In December 2017, ScoutMyTrip undertook the first edition of the Great Indian Food Trip – The South Indian Biryani Trail. A 4000-km discovery trail of the best biryani in south India was a true eye-opener. We mostly hear only about the North Indian varieties and, here in the South recognition is only granted to the Hyderabadi Dum Biryani. However, there exist over 20 delicious varieties!

The ten-day biriyani trail started in Hyderabad and continued on to Bangalore, Chennai, Coimbatore, and finally ended in Calicut. The veteran team of travelers included Deepak Ananth (CEO, ScoutMyTrip), Srikanth Bhamidi (TravelDiaries), an avid traveler from Hyderabad, blogger Saumya Rai (RoadtoTaste) and Himanshu Sehgal (MyYellowPlate, who you’ve definitely seen on your Insta feeds). Here is exactly what they discovered, in their own words!

Disclaimer: You will experience severe Biryani cravings while reading this.

THE HYDERABADI DUM BIRYANI

The moment you land in Hyderabad and ask the local what he considers the best biryani, the argument begins. Shadab, Shah Ghouse, Kalyani, Paradise, Uluvacharu the list goes on and on. We tried them all. Our vote – The Biryanis of Shadab.

A stone’s throw from the Charminar, this small and ancient eatery has no ambiance to speak of, but that is just about the only drawback I can latch onto! The aroma will drag you to the tables and you will salivate at the options listed on the humungous menu. The biryani itself is a treat to behold. Rich aromatic long-grained rice simmered lovingly on a slow fire with choice spices and the meat of your choice, accompanied by the salan (which can be an article of culinary delight by itself) and an onion raita, the biryani titillates the senses before the first morsel. Mixing these with your hands (please do not make the cardinal sin of eating a biryani with a spoon) gives you the texture of a lovingly prepared velvety treat. The spices do a jig in your mouth and your stomach will thank you profusely for the treat you served it. Truly worth a visit.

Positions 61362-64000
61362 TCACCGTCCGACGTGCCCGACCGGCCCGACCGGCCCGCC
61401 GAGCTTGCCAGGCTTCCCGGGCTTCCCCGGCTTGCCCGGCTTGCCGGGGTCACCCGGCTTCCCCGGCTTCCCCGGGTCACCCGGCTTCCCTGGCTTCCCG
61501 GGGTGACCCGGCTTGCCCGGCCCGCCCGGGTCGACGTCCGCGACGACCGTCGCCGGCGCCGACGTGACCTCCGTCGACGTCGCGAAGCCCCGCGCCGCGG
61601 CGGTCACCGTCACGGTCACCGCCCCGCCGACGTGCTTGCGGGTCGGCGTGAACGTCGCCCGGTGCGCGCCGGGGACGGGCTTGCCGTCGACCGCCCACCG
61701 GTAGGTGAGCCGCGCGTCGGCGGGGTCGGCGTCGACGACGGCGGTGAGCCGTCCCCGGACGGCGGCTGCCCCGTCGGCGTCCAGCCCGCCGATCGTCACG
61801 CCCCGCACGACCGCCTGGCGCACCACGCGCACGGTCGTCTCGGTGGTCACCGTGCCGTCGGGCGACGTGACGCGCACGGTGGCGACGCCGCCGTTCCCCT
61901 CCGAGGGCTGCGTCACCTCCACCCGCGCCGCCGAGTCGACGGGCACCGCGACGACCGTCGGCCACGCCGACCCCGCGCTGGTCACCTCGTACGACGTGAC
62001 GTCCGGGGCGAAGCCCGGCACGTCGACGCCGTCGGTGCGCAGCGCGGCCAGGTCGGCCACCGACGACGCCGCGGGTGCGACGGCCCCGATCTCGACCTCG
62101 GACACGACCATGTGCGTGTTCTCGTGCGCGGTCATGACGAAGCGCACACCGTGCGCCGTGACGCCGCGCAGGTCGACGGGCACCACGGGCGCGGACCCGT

THE BHATKALI BIRYANI OF KARNATAKA

Bangalore and Karnataka by itself aren’t famous for their native biryani. There are plenty of eateries that claim to be the best, and indeed they are very good. Meghna, Nagarjuna give you the Andhra variety with their twist. The local biryani is the Donne biryani and is served best at the Shivaji Military Hotel, but what really stole our hearts was the Bhatkali biryani of Ali Baba café in Frazer town.

Bhatkal is a small town in coastal Karnataka, and the biryani from this area really should be highlighted more. Long grained basmati is used here, and the Pukka biryani has an overpowering onion taste. The gravy that is layered with the rice is almost like a Korma that adds that kick to the biryani. The tender meat falls off the bone and the sheer beauty of the dish are the characteristics of this dish.

When it comes to your table, it is pure white with a streak of yellow from food colouring. When you explore, as you must, you discover the gravy hidden in the folds of the rice. Mixing the two reminds you of partnerships that are truly great! Accompaniments are generally a side of pickles and the onion raita. Ali Baba café also has its share of other Arabic dishes which merit a try and this is one café that you must try when in Bangalore. If for nothing else, the biryani will cheer you up!